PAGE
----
There is a theory behind every presidential campaign, a basic narrative as to why the specific presidential aspirant and the specific moment are met, why the candidate is uniquely gifted to help the country through its present moment of peril.
Of course, more often than not, this amounts to nonsense.
For every Franklin Roosevelt or Ronald Reagan — who did seem to materialise from nowhere, mastering and epitomising their times — there is a Warren Harding, a Gerald Ford, a Jimmy Carter. But the basic story as to why a candidate must be elected because they fit the needs of the moment is how America elects its modern presidents.
And with fewer than 100 days to go until the November election, the basic pitches of both President Donald Trump and his challenger Joe Biden are clearly visible.
As we enter the final lap, it is also apparent that Biden presently holds the edge. According to last week’s Real Clear Politics aggregate of polls, Biden leads Trump nationally by 51 to 41 per cent.
Of course, the US does not elect presidents nationally. Rather it is done through the electoral college, in what amounts to 50 state contests that are then added together. But by even by this more accurate yardstick, the President is well behind his challenger. The Real Clear Politics average has, as of last week, Biden with 352 electoral votes (if the election were held now), to Trump’s 186, with 270 needed to win. Biden is winning outside the margin of error in pivotal Wisconsin, Florida, and Pennsylvania. So there is no doubting that the challenger has surged ahead of the incumbent President.
It is also plain that two key issues explain Biden’s present rise: his successful criticism of Trump’s erratic handling of the Covid-19 crisis, and the stunning appearance on the scene of the largest civil rights protests in a generation following the police murder of George Floyd.
Trump increasingly looks like he is in trouble, hence his narcissistic and unconstitutional Twitter outburst last week that the election might be postponed altogether. As the timing of the presidential election is a date (thank goodness) enshrined in law, an increasingly desperate Trump will have to find another rationale for his political survival. Look for his narrative to go like this:
“The spread of the coronavirus was the obvious fault of China, a country that I am the first to call out as America’s primary competitor in the new era, while Biden and the Democrats under Obama shamefully ignored this primary threat.
“While Democrats were complaining, I shut down flights from China and Europe (a brave decision which in retrospect saved untold lives). I boldly ignored their ruinous political correctness and did what had to be done. Everyone knows I am better than the spendthrift, economically illiterate Democrats at managing the economy; this is going to be the vital skill necessary to bring America back.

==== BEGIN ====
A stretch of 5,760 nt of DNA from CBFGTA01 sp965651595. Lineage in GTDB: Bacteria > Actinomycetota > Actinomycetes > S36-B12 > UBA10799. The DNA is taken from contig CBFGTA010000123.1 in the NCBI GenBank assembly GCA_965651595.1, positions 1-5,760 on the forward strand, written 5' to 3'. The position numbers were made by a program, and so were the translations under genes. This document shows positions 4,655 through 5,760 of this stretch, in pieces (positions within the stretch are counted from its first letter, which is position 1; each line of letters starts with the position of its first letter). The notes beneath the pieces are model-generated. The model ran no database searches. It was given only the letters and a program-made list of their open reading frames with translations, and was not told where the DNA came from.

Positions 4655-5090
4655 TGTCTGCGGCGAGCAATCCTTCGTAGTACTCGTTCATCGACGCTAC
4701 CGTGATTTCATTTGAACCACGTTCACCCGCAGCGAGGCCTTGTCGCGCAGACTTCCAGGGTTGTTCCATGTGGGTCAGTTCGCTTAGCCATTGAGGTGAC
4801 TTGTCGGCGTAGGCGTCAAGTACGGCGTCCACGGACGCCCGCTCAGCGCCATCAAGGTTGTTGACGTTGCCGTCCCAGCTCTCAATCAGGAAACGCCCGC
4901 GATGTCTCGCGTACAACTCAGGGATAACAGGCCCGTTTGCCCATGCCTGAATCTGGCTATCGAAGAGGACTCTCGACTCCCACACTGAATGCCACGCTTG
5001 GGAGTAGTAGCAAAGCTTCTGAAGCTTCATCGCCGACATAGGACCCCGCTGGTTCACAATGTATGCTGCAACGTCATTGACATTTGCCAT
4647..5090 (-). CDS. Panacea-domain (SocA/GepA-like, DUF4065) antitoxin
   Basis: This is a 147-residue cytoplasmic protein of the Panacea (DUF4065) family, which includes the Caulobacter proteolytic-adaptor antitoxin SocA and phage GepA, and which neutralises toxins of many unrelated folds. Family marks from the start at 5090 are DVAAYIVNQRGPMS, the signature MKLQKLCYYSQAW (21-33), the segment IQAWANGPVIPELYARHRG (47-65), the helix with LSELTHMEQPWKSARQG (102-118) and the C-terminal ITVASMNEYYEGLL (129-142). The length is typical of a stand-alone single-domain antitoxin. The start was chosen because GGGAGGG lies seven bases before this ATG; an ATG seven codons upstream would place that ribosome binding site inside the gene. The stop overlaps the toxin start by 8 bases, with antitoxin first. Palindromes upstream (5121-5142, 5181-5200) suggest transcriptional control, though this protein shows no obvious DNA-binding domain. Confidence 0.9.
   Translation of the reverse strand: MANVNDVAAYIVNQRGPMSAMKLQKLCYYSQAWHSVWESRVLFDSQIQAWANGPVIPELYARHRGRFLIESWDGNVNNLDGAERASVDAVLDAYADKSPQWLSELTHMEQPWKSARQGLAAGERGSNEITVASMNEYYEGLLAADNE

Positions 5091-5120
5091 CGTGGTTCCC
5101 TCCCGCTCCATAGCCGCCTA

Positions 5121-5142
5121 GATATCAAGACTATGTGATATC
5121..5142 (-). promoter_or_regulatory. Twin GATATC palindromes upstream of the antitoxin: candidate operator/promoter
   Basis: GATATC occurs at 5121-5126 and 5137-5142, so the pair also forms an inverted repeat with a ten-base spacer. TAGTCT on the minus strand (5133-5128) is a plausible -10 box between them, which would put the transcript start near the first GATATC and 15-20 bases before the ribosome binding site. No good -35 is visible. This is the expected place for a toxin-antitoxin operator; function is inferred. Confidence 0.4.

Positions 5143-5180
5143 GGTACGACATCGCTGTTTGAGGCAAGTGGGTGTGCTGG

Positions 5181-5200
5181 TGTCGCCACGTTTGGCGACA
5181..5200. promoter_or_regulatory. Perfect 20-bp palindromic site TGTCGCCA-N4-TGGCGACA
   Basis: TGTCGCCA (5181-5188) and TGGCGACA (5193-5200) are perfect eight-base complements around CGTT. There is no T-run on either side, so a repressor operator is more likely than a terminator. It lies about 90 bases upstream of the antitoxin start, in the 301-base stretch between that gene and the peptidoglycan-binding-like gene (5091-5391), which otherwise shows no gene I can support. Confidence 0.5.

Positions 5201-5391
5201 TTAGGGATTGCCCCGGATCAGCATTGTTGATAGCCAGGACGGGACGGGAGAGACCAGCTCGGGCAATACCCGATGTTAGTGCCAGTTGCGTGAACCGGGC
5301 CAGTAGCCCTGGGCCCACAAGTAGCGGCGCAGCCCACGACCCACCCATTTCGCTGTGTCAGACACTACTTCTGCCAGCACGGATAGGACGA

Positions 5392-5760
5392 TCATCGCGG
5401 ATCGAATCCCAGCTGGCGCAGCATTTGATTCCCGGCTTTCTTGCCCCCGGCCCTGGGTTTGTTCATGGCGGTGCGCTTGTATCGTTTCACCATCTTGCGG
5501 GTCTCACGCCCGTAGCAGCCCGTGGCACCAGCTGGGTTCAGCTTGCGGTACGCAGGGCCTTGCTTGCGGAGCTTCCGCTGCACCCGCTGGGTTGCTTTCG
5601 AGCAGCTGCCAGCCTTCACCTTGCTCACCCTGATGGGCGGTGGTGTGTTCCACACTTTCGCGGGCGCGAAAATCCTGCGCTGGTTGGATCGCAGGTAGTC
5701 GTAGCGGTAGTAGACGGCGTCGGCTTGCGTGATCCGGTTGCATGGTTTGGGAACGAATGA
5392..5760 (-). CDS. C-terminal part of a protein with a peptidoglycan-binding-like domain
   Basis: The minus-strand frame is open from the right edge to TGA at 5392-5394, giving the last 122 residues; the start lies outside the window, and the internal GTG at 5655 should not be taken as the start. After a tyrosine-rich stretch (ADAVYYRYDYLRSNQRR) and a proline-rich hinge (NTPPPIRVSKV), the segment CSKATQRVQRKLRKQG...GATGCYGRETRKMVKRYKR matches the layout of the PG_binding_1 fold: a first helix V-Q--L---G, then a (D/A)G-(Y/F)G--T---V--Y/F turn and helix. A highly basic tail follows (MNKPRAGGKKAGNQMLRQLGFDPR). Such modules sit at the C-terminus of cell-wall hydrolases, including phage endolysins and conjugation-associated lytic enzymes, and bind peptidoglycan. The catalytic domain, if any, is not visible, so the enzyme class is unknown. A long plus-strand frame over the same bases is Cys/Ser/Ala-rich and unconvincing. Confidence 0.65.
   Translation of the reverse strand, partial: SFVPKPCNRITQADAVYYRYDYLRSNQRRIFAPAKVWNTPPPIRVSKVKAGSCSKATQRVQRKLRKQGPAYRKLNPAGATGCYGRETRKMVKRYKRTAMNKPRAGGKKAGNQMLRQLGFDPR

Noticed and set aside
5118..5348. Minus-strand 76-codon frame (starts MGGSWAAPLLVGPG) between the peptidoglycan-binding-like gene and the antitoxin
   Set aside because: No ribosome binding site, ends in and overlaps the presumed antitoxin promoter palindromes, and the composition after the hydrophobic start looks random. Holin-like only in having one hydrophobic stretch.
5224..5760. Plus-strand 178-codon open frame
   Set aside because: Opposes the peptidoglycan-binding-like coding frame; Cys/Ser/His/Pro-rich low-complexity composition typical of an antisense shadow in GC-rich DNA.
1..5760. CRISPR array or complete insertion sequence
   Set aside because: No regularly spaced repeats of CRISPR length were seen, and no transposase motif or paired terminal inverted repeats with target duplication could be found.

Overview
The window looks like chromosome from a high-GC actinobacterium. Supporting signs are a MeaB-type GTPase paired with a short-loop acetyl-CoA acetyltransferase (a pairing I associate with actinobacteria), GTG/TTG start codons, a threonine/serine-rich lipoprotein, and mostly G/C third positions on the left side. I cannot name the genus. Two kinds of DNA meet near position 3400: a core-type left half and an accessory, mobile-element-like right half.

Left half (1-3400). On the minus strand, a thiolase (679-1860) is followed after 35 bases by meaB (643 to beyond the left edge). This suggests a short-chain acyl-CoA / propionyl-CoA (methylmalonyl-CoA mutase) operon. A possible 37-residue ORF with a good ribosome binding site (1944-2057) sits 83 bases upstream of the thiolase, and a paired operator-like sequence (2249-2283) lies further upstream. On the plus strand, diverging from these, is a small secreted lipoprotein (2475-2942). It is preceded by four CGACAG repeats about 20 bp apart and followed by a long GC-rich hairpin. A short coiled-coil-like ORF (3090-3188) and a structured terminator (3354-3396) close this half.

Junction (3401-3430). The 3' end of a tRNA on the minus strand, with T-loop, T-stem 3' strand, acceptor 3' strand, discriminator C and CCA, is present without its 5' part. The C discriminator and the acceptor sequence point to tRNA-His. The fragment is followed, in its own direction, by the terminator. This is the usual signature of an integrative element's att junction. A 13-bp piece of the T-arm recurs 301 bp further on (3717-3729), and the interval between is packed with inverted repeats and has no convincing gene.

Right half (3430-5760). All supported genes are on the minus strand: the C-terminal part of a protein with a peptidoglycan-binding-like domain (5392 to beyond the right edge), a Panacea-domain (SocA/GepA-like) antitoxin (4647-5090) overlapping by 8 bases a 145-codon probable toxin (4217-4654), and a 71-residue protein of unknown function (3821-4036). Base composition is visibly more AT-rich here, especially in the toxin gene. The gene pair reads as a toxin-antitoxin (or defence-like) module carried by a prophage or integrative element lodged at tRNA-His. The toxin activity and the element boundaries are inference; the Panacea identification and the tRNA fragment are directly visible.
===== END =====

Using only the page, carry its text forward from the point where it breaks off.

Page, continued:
“As to the civil rights protests, they have been hijacked by radical leftists who are fomenting violence and urging US cities to adopt lunatic policy positions like defunding the police. Biden, bless him, is too old and too politically out of step with his leftist party to stop this radical surge that could do untold damage to the country.
“If you vote for me you are voting for law and order, and the stability to have America remain as it is.”
Biden’s narrative could not be more starkly different.
“While China has a lot to answer for in propagating the global spread of Covid-19, it is the Trump administration’s helter-skelter incompetence that made a bad situation outright disastrous, as the President’s erratic and overly optimistic take on the pandemic has been the primary reason for America’s relatively terrible performance in handling the virus. I promise to bring back Obama-levels of competence, to stop the soap opera in Washington, and to concentrate on actually governing the country.
“As for the civil rights protests, after years of dog whistles toward intolerance, there is no doubt that the Trump administration has poured gasoline on the flames of people’s righteous indignation. Only I, with my general sympathy for the protestors, can bring the country together and move it forward, all the while eschewing the most radical and violent extremes of the movement.”
Of course, a lot could and will change before November. The economy could begin to do better. There could be further acts of violence in upcoming civil rights protests which would vindicate Trump’s law and order strategy. The pandemic could further subside in the US. Biden, who correctly describes himself as “a human gaffe machine”, could make a major mistake at one of the three upcoming presidential debates.
But for all that, the basic narratives of the 2020 campaign are already there for all to see. Buckle up, it’s going to be a bumpy ride.
Main image credit: Getty